Commercial banking outfit Stanbic Bank lifted inflation adjusted profit by 68,7% during the half year ended June 30, 2022, in tandem with a swing into forex indexed loans, which has also been reported by a string of peers.
Stanbic also maintained a presence in domestic currency indexed lending during the review period, according to the bank’s financial statements, which showed profit surging to $11,2 billion, from $3,5 billion during the comparable period in 2021.
Gregory Sebborn, the Stanbic chairperson, said the bank shrugged off headwinds including a relentless inflation and steeper surges in interest rates, which last month forced authorities to cut 2022 growth targets to 4,6%, from a 5,5% earlier projection.
Cost push inflationary fears have not only been experienced in Zimbabwe, but have gripped economies worldwide, forcing terrified central banks to hike rate.
Zimbabwe’s two yearlong economic turbulences deepened during the period, as annual inflation hit 191% after ending 2021 at 60,7%.
The end of pandemic inspired lockdowns — which has also been felt across markets — had a huge bearing in the bank’s operations.
“The level of business activity which was experienced during the period had improved as business operations normalised after the two-year Covid-19 era had eased,” Sebborn said in a commentary tov the financial statements.
He said Stanbic lifted core capital, at $32 billion, was higher than a US$30 million regulatory benchmark set by the Reserve Bank of Zimbabwe when translated to United States dollars.
- Young entrepreneur dreams big
- Chibuku NeShamwari holds onto ethos of culture
- Health talk: Be wary of measles, its a deadly disease
- Macheso, Dhewa inspired me: Chinembiri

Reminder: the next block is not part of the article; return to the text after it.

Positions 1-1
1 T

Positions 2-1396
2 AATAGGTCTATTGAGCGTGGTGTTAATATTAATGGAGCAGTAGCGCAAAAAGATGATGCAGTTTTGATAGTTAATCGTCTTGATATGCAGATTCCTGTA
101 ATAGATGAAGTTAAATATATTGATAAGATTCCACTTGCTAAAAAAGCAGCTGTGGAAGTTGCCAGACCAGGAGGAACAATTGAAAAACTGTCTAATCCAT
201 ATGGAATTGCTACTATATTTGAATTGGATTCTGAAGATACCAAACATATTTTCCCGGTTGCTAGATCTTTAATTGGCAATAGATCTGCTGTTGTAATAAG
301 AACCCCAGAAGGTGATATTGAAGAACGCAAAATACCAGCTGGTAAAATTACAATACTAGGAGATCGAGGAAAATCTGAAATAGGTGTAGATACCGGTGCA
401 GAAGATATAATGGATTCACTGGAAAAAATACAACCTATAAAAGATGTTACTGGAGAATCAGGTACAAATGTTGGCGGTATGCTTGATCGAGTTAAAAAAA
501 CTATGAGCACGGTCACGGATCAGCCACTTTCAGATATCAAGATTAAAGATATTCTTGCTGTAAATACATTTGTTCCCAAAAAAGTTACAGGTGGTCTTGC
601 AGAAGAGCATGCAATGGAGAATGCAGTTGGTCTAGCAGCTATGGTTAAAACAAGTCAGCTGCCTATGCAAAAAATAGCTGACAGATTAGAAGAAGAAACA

Stanbic CEO Solomon Nyanhongo said the bank’s net interest income rose by 66% to $12,3 billion during the review period, from $7,5 billion previously.
“This growth was largely spurred by the strong growth in interest earning assets as new lending assets were written compounded by the upward review of interest rates during the period,” Nyanhongo said.
“Fee and commission income for the period had increased by 21% from $7,8 billion in 2021 to $9,5 billon largely underpinned by the improved volumes of transactions which were being processed on our various service channels.”
Stanbic’s net lending book grew by 10% in real terms to $74,8 billion during the review period, from $67,9 billion in December 2021, as the bank leveraged on fresh lending assets to business.
Some of the bank’s interventions were deployed towards purchasing road construction equipment to bolster a massive infrastructure revamp operations being undertaken by government.
“The repaving of the Beitbridge-Chirundu Highway which is the main trade facilitation route between Durban, South Africa and the Northern countries — Zimbabwe, Zambia and the Democratic Republic of Congo is providing employment to communities around the project, thus improving rural incomes,” Nyangongo said.
“Stanbic disbursed facilities amounting to US$100 000 for the purchase and installation of MRI machines in public hospitals which will go a long way in alleviating the shortage of radiology services in the country.”